“Afghanistan is taking steps to improve its routine immunization coverage, after a drop in coverage led to a sharp increase in measles outbreaks last year, killing more than 300 children,” IRIN reports. “Experts say nearly 30 percent of the population has no or very poor access to primary health care, including immunization, and the percentage is estimated to be as high as 70 percent in areas of conflict in the south,” the news service writes, adding “decreasing vaccination coverage [is] due to rising insecurity, decreased access, difficult terrain and harsh winters,” as well as last year’s severe drought. “In the National Priority Programmes, which outline government priorities until 2015, the government admits many vaccinators lack initial training, and that budget shortages in past years prevented supervisory and monitoring visits by provincial level management teams,” IRIN states, adding that the WHO this year has implemented training programs and, along with UNICEF and the Ministry of Health, has combined the measles and polio vaccination campaigns to better utilize resources (11/1).
The following opinion pieces were published ahead of a high-level U.N. panel meeting taking place in London this week, where global leaders and policymakers will gather to discuss a post-2015 development agenda to address global poverty.
“Two U.N. agencies on Monday presented a new tool to map health risks linked to climate change and extreme weather conditions, enabling authorities to give advance warnings and act to prevent ‘climate-sensitive’ diseases from spreading,” Agence France-Presse reports (10/30). “As the world’s climate continues to change, hazards to human health are increasing,” according to the “Atlas of health and climate,” published jointly by WHO and the World Meteorological Organization (WMO), a press release from the agencies states (10/29). “Climate variability and extreme conditions such as floods can trigger epidemics of diseases, such as diarrhea, malaria, dengue, and meningitis-diseases, which cause death and suffering for millions of people,” VOA News writes (Schlein, 10/29).
U.N. Refugee Agency Prepared To Send Emergency Aid Into Previously Unreachable Syrian Communities If Cease Fire Holds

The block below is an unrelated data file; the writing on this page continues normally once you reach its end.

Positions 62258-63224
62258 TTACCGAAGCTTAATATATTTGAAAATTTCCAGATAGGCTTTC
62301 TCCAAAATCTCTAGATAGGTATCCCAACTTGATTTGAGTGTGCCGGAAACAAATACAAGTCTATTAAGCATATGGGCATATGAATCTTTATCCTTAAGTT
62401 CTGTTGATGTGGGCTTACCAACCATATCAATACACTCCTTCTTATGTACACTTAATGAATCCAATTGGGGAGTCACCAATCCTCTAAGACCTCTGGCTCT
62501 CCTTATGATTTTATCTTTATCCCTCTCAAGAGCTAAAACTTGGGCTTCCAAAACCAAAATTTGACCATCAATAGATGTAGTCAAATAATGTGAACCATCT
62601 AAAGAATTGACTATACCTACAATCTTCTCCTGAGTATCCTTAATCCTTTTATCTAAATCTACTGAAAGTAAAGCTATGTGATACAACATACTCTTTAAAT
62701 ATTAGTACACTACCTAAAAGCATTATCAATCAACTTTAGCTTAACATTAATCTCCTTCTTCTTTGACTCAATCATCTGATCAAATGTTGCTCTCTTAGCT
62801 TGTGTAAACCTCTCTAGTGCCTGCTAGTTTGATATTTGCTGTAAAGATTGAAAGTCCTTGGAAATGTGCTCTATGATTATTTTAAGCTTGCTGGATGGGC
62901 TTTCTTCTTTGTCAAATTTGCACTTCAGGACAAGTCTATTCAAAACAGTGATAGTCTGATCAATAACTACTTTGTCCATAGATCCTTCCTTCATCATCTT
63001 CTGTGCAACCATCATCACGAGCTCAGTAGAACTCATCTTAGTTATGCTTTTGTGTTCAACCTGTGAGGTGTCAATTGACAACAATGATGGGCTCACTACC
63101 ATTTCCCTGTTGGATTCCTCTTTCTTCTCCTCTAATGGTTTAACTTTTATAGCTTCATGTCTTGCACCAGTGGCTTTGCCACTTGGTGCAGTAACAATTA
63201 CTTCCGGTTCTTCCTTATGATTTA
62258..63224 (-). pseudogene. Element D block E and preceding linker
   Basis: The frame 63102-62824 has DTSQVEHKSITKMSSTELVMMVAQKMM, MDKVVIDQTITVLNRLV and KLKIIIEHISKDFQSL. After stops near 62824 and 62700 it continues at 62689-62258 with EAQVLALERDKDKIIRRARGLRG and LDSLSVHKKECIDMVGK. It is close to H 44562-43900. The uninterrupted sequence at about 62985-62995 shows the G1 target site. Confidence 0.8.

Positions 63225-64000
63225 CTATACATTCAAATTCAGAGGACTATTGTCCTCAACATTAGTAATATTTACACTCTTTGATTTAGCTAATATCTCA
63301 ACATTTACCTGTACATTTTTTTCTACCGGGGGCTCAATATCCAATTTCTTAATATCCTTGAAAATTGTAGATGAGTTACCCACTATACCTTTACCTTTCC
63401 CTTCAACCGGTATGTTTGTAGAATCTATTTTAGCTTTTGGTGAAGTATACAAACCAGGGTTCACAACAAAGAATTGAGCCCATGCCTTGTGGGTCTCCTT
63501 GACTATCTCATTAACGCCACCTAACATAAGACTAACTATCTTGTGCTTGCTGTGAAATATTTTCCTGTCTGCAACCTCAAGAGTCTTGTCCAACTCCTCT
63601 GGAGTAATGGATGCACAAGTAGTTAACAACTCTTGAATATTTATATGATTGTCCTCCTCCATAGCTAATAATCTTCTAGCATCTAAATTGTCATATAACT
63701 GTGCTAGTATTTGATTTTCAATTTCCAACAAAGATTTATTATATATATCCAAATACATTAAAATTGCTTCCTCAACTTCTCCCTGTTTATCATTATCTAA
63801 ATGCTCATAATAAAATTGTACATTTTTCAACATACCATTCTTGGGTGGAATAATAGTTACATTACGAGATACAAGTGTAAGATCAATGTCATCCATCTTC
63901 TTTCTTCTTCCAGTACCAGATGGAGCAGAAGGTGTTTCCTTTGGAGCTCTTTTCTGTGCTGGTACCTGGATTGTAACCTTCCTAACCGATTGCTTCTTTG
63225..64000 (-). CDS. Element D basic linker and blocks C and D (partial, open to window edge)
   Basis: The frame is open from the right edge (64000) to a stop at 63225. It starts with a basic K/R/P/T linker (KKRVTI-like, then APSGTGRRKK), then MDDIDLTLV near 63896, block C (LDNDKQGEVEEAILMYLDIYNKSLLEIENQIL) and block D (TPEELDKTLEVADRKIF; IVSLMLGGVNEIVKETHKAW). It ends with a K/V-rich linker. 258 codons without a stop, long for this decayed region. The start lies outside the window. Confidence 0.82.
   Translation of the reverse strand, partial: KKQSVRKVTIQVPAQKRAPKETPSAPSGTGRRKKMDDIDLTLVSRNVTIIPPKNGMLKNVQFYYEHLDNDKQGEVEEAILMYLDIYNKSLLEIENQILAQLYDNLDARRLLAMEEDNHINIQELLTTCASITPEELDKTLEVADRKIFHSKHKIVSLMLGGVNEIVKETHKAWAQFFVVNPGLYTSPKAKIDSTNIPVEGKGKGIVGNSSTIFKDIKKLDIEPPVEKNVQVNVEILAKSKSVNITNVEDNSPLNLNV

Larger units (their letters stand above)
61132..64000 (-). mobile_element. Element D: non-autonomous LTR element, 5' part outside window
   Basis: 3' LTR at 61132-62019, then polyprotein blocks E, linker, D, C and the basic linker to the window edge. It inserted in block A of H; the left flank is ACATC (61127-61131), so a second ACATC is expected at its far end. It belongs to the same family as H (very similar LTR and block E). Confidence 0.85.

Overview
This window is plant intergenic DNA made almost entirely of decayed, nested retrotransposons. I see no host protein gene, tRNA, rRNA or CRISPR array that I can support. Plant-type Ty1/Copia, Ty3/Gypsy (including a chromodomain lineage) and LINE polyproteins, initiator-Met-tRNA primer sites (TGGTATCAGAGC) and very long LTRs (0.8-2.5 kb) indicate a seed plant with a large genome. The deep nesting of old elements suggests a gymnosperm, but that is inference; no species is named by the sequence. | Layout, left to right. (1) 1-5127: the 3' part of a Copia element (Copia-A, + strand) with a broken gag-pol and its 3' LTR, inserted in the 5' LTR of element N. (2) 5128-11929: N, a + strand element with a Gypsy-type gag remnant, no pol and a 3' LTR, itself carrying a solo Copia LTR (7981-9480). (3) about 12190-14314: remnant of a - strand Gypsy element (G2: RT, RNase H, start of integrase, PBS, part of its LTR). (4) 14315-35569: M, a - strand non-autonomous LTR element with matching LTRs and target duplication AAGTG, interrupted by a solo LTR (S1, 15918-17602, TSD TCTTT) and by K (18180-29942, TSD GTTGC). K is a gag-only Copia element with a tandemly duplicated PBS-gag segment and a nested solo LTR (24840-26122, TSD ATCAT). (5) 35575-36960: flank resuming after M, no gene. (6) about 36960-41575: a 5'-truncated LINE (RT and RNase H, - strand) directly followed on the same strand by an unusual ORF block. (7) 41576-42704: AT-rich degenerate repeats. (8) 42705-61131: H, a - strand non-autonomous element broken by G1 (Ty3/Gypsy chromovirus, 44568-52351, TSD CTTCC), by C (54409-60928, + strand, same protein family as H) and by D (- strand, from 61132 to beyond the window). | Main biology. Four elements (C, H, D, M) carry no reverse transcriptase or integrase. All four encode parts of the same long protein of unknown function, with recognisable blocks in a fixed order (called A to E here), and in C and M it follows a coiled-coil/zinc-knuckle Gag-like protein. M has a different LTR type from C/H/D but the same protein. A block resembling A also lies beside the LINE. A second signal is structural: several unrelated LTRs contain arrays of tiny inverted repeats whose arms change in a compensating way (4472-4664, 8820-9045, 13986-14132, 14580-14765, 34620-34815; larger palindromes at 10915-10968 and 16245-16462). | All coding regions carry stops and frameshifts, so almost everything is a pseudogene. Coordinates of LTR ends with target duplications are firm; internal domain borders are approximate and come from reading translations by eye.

The U.N. refugee agency “said Thursday it is ready to send emergency aid to thousands of Syrian families in previously unreachable areas” if a four-day U.N. Security Council-backed ceasefire set to begin Friday holds, Agence France-Presse reports. In an press release, the U.N. High Commissioner for Refugees said, “In all, some 550 tons of supplies are being made available for distribution to up to 13,000 affected families — some 65,000 people — in several previously inaccessible areas,” the news agency notes (10/25). “UNHCR, which currently has more than 350 staff in three offices across Syria, said it has been working closely with the Syrian Arab Red Crescent and other partners to provide aid,” the U.N. News Centre reports.
The International HIV/AIDS Alliance has been providing technical support for UNAIDS since 2011 to assist policymakers in integrating human rights programs into National Strategic Plans for HIV (NSPs), the organization’s blog states and notes, “As part of the project, three regional workshops were held for: East and Southern Africa; the Middle East and North Africa; and the Asia/Pacific regions.” The blog continues, “The workshops aimed to increase participantsâ€™ knowledge of why human rights and HIV programs must be connected, and how a lack of integration is undermining the effectiveness of the HIV response.” A report, co-published by UNAIDS and the Alliance and titled “Making it Work,” provides “some short-term outcomes and lessons learnt from this initiative,” according to the blog (10/24).